At a Glance - Limits of Logarithmic Functions
Just like exponential functions, logarithmic functions have their own limits. Remember what exponential functions can't do: they can't output a negative number for f (x). The function we took a gander at when thinking about exponential functions was f (x) = 4x.
Let's hold up the mirror by taking the base-4 logarithm to get the inverse function: f (x) = log4 x.
If we tried to make x negative or zero in this log function, there is no y-value in the known universe that would let us do it—so the log function is undefined at x-values of zero or less. In other words, its domain is x > 0.
Here's what the graph of f (x) = log4 x looks like:
Because the output of an exponential function can never be zero or negative, the inverse (log) function can never have a negative input of zero.
When will f (x) = log5 x be greater than g (x) = log20 x? Ignore negative x-values.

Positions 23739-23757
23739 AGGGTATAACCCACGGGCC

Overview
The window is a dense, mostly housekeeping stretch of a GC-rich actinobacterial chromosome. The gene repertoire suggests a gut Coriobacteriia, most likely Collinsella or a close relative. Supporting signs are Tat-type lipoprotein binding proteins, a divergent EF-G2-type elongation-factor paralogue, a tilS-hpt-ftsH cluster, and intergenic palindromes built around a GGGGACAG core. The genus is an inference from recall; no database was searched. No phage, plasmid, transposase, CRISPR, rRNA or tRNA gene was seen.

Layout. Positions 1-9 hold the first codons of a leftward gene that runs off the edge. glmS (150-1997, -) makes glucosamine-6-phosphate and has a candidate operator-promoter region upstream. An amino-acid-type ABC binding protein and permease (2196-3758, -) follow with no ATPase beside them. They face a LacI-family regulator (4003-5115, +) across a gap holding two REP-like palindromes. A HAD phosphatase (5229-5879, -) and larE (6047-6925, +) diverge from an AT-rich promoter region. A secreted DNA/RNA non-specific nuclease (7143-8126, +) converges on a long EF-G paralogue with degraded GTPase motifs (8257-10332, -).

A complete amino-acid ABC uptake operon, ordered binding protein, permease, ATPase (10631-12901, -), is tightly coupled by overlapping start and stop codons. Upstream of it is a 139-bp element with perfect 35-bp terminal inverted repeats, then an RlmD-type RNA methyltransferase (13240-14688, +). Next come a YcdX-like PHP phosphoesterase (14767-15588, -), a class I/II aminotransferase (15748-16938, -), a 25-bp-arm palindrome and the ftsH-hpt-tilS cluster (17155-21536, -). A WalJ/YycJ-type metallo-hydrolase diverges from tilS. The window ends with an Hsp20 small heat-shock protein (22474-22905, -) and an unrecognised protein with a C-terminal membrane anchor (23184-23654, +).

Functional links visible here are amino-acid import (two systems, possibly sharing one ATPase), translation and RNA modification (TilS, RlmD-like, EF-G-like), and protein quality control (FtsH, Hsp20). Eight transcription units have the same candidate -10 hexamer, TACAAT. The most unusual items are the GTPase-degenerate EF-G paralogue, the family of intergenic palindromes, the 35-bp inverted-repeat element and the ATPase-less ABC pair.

The output of these logs is the exponent needed above 5 or 20 to equal x.
When x is greater than 1, log5 x will be larger because a larger exponent is needed for 5 than for 20 to equal whatever x is in this domain. The 5 is a little shrimp that needs a boost, basically. For example:
For x = 2, we get 50.43 or 200.23.
For x = 5, we get 51 or 200.54.
However, when x is less than 1, log20 x will be greater than log5 x because a negative exponent closer to zero is needed to pull that 20 down to size versus the 5. That 20 has a lot of muscle, and needs a big push by the exponent to get down to size.
For , we get 5-0.43 or 20-0.23.
For , we get 5-0.86 or 20-0.46.